Miyawaki forests in Chennai turn into garbage dumping spots

Rs 1.92 crore has been spent in creating Miyawaki forests in Chennai. But a lack of maintenance has left these green pockets in poor state.

In a bid to increase the green cover in Chennai, the Greater Chennai Corporation started setting up Miyawaki forests in different parts of the city in 2020. It has been three years since these green spaces cropped up.

As per the last Annual Forest Report in 2021, Chennai has 7.24% of forest cover out of its total geographical area. The report also notes that the forest cover has increased by 26% from 2011 to 2021 in Chennai.

What is a Miyawaki forest? It is a Japanese method of creating a forest by planting native trees close to each other to give rise to a dense forest. The trees are supposed to grow 10 times faster and 30 times denser than the traditional forests. They grow in two to three years and are self-sustaining.

One of the factors that increased the green cover in Chennai is the Miyawaki initiative by GCC.

However, a few years into this effort, questions are being raised about the sustainability of Miyawaki forests and their maintenance.

Some Miyawaki forests were set up in garbage dumping grounds in Chennai. But today, they have become garbage dumping spots themselves.

Read more: Creating mini Miyawaki forests in the city: A step-by-step guide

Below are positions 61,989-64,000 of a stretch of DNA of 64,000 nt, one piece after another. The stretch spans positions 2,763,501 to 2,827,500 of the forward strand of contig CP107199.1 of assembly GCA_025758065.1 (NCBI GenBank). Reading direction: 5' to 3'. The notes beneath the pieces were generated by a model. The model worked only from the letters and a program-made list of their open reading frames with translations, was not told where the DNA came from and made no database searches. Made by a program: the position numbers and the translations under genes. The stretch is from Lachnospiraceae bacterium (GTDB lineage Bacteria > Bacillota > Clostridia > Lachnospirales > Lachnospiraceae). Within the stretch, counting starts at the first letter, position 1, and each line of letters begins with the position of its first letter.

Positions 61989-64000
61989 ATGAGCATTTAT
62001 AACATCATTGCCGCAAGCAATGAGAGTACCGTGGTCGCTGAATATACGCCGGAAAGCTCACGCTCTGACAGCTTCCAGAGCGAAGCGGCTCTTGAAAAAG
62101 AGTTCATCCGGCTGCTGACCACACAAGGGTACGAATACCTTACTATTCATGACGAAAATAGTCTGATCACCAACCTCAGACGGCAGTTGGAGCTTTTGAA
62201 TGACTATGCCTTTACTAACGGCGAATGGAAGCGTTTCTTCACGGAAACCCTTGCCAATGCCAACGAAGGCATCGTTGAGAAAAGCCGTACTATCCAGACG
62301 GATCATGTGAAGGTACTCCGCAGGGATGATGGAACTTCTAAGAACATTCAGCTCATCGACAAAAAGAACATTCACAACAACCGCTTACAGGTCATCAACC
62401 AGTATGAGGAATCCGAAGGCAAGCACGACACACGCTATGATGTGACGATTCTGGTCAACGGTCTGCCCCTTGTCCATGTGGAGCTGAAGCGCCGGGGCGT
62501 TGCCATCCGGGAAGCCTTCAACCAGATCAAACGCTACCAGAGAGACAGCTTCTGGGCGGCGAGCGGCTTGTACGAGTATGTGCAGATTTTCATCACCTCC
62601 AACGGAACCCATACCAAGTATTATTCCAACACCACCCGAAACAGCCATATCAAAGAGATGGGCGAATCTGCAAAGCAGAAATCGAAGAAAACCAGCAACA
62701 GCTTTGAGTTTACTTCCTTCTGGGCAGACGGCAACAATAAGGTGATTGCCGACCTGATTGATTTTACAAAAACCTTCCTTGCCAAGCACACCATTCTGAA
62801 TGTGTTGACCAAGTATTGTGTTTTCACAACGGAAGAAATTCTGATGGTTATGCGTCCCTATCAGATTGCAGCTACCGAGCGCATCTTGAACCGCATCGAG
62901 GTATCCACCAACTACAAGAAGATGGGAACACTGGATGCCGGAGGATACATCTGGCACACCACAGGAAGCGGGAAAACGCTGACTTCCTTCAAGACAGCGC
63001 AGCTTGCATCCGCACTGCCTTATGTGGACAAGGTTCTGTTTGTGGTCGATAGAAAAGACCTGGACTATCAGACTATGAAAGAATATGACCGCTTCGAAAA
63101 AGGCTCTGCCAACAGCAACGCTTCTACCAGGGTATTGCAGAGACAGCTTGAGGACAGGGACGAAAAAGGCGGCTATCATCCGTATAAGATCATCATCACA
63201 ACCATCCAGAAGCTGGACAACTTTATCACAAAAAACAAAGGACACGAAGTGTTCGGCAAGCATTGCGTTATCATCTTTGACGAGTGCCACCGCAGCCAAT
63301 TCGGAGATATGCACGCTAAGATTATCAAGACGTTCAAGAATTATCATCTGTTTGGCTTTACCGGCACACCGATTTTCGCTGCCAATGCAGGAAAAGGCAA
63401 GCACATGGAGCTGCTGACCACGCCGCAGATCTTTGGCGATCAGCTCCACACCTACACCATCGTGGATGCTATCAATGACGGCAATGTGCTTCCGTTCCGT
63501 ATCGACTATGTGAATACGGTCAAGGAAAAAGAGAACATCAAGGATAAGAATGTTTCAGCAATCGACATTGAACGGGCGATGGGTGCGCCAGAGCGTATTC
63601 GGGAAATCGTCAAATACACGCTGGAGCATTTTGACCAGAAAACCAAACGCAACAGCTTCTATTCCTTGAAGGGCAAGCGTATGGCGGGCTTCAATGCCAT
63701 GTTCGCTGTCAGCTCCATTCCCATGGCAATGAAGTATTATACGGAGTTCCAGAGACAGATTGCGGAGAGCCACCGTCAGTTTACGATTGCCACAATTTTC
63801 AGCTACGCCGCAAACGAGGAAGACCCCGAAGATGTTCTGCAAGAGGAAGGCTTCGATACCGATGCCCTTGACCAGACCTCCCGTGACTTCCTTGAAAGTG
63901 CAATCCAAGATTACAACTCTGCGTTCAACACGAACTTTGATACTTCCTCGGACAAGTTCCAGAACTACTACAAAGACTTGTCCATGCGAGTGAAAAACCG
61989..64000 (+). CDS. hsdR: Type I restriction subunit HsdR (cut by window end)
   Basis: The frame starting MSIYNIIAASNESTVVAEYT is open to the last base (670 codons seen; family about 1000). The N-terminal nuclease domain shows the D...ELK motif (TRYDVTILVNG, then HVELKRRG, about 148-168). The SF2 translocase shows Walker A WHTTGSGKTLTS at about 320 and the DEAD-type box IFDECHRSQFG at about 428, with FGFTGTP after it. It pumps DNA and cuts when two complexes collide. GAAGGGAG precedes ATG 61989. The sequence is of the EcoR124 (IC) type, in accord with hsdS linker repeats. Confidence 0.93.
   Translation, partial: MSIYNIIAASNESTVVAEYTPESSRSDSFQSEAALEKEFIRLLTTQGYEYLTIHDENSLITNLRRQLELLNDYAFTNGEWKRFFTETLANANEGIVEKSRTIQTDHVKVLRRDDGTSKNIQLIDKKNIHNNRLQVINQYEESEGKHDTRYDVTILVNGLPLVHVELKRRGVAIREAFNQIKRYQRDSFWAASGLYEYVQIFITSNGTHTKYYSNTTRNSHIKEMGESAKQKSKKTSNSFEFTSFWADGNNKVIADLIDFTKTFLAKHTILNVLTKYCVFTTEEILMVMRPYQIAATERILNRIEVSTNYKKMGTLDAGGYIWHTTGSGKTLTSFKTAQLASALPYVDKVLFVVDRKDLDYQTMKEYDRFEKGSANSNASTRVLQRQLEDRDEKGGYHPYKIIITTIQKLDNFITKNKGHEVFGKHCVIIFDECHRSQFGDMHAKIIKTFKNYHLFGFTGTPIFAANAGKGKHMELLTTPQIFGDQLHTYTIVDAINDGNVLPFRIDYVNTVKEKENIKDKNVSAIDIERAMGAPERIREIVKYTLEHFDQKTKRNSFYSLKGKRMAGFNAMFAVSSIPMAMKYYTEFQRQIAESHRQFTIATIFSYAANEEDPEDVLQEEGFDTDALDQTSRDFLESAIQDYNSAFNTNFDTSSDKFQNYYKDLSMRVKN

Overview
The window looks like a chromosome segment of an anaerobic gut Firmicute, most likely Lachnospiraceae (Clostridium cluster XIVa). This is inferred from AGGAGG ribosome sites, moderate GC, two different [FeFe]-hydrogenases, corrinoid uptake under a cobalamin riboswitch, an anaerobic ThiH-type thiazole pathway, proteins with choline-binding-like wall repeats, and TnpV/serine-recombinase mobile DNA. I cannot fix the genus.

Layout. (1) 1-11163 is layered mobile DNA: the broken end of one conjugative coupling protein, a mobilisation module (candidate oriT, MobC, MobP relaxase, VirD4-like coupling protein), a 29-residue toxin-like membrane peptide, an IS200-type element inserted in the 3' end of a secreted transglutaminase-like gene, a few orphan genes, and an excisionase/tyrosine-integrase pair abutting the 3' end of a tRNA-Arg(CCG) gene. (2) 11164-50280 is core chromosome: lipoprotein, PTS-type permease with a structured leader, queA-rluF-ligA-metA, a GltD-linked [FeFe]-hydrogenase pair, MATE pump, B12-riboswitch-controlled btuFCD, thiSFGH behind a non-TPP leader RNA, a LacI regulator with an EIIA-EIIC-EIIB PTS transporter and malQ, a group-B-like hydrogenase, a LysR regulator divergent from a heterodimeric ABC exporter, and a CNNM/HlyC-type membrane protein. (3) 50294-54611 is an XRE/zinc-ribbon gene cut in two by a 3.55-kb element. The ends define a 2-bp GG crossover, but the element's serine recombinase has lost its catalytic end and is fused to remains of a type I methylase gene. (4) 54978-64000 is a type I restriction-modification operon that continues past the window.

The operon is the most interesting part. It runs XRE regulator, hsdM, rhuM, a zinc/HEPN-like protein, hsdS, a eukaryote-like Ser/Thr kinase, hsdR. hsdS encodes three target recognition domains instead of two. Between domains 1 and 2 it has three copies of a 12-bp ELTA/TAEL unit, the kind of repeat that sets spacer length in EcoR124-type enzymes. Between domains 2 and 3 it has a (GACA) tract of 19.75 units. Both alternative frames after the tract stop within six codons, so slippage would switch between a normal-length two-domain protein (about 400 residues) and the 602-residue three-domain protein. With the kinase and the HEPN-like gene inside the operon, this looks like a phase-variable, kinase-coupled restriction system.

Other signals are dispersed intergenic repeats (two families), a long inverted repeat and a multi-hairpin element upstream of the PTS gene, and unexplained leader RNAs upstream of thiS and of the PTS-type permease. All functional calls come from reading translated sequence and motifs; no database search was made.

Checking on Miyawaki forests in Chennai

Around 64,000 trees have been planted as part of Miyawaki forests in Chennai, according to official data, as of 2022. It costs around Rs. 300 to plant and maintain a tree for two years.

So, around Rs. 1.92 crores have been spent to create and maintain the Miyawaki forests in Chennai. Currently, there are 18 Miyawaki forests, as per the data and 17 more forests are on the cards.

A GCC official confirmed that no maintenance is being done in Miyawaki at the moment, including the watering of plants.

Citizen Matters visited some Miyawaki forests for a spot-check on their condition.

Canal Bank Road, Gandhi Nagar, Kotturpuram

This was the first Miyawaki forest created in Chennai, near the Kotturpuram MRTS.

Miyawaki forest has garbage
Plastic and paper are strewn across the forest. Pic: Padmaja Jayaraman
outside the miyawaki in adyar
Garbage was dumped and water leaked outside the forest. Pic: Padmaja Jayaraman
locked miyawaki in adyar
Even though the forest is locked and fenced, locals claim that people still get inside through the opening. Pic: Padmaja Jayaraman
canopy of adyar miyawaki
Although garbage has been dumped in the Miyawaki, the trees are not dead. Pic: Padmaja Jayaraman

Near Kasturba Nagar MRTS

Miyawaki in kasturba nagar
People throw garbage from the windows of the adjacent apartment onto the Miyawaki in Kasturba Nagar. Pic: Padmaja Jayaraman